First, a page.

The Power of Poetry
My first intention was to write this quick post (which will consist of pictures more than text, I'm thinking) on Wednesday before my poetry group meeting but that didn't happen and I'm rattling it off now, very quickly, on Friday evening before bed.
I wrote a couple of quickish poems for our meeting, one of which was inspired by a poem from one of the other poets. So lovely when creativity fosters further creativity. This post was originally going to be a bolster against quite negative but necessary critiques from the Guild about my latest short story and it can still be that. My poems fared better than the story. Either way I learn so much from my writing groups and I treasure them and my peers greatly. But I like to write a variety of things and such variety keeps me creating. If a story is received negatively, for instance, I can temper the self-doubt with a different aspect of creating...writing non-fiction or poetry or painting or creating ATCs for instance. And the variety keeps me creating.
So to bolster myself after the Guild reviews (I suspected, even knew in my heart of hearts, that the story needed more work and had a weak ending that seemed unrelated) I reminded myself of my poetry success which arrived a couple of weeks ago: a poem published in an annual anthology. This year they got the spelling of my name right so I include it here.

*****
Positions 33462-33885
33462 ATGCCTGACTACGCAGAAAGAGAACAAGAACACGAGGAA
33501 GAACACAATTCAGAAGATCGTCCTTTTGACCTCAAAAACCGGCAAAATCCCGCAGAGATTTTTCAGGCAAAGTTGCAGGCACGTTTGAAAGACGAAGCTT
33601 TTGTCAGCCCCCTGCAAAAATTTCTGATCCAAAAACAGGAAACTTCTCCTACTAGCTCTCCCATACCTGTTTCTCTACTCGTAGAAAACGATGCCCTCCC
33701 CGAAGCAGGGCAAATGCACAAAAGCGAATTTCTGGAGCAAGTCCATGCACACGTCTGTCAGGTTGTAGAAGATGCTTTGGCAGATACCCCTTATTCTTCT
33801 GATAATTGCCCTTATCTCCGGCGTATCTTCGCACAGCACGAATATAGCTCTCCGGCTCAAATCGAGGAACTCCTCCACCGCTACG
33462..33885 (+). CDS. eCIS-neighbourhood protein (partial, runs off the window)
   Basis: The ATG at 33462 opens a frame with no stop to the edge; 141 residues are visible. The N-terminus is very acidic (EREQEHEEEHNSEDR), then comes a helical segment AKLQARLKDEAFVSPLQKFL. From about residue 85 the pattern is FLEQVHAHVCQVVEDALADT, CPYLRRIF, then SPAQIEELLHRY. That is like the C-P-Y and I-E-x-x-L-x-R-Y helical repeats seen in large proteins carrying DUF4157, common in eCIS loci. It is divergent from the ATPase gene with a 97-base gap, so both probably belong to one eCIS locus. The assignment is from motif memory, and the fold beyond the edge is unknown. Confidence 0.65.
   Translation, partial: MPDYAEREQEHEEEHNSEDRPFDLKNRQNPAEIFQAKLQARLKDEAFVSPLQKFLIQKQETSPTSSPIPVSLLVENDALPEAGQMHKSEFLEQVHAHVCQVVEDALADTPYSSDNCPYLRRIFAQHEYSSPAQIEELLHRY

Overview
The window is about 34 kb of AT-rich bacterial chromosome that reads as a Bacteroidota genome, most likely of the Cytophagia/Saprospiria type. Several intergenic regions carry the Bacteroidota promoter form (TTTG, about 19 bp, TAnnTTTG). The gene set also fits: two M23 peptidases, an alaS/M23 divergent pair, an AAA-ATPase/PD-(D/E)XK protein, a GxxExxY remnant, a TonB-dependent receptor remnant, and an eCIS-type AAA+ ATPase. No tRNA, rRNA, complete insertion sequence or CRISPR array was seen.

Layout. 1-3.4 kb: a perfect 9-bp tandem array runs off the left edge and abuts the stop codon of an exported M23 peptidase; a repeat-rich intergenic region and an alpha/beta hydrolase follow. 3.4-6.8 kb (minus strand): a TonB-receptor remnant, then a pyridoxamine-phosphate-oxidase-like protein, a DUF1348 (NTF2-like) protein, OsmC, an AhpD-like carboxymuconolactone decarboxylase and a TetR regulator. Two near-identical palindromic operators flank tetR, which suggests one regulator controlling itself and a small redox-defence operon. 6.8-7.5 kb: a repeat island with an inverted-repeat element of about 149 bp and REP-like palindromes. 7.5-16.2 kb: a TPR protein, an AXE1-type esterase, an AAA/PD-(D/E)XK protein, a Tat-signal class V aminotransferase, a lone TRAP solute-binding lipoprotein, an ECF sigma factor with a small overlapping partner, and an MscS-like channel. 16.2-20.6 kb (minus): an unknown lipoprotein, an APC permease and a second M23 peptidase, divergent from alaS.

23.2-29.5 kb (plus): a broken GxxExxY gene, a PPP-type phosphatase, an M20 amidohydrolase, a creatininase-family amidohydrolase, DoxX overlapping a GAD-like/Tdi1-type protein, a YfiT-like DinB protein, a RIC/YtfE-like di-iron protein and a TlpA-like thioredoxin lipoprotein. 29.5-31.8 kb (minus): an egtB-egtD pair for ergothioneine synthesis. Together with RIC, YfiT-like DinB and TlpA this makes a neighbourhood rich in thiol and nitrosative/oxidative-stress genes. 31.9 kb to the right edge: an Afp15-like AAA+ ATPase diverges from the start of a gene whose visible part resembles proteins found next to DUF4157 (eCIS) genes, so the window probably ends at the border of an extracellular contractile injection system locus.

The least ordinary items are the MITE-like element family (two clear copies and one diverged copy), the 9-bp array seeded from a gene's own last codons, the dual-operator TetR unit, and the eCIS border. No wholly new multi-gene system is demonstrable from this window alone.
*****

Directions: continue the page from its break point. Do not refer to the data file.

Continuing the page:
Mary Frost, a member of our poetry group, who anointed us ParaTactics Poetry Group, deservedly won first prize in this year's contest for The Banister. She also had three other poems published in it. Reading this copy of The Banister is like reading letters from an old friend. Mary relocated to southern Ontario over a year ago, maybe it's been almost two years now, but she remains a vital part of our small but nourishing group, still critiquing our work and we still critique hers. One of her poems in this edition of The Banister wonderfully encapsulates the idea I put forth in my rambly post at the end of October. If she'll let me, I'll ask her if I can include it in my next post...or give it a post all its own. I simply love it.
As I gathered my critiques for the ParaTactics meeting, I thought again how I should pick up a new folder. This one is getting torn and raggedy. But Mary gave it to me. She bought it on impulse, saying that the romantic picture on the cover reminded her of a set of White Knight poems (now lost due to the computer piracy a few years ago...I shall have to hunt emails for them) I was working on when we first formed the group. But the folder helps keep Mary close. Examining it closer I realise I can simply use some pretty, strong tape to reinforce it.
Its beautiful image is a poem in itself.
My latest Moonshine painting (new moon in Scorpio) was inspired by a partial poem quote from a poet I hadn't heard of before: Wendell Berry. The quote is hard to read on my painting. I may go over it in black. It is:
"Be like the fox
who makes more tracks than necessary,
some in the wrong direction.
Such wise words. So tread lightly, my friends, and be like the fox!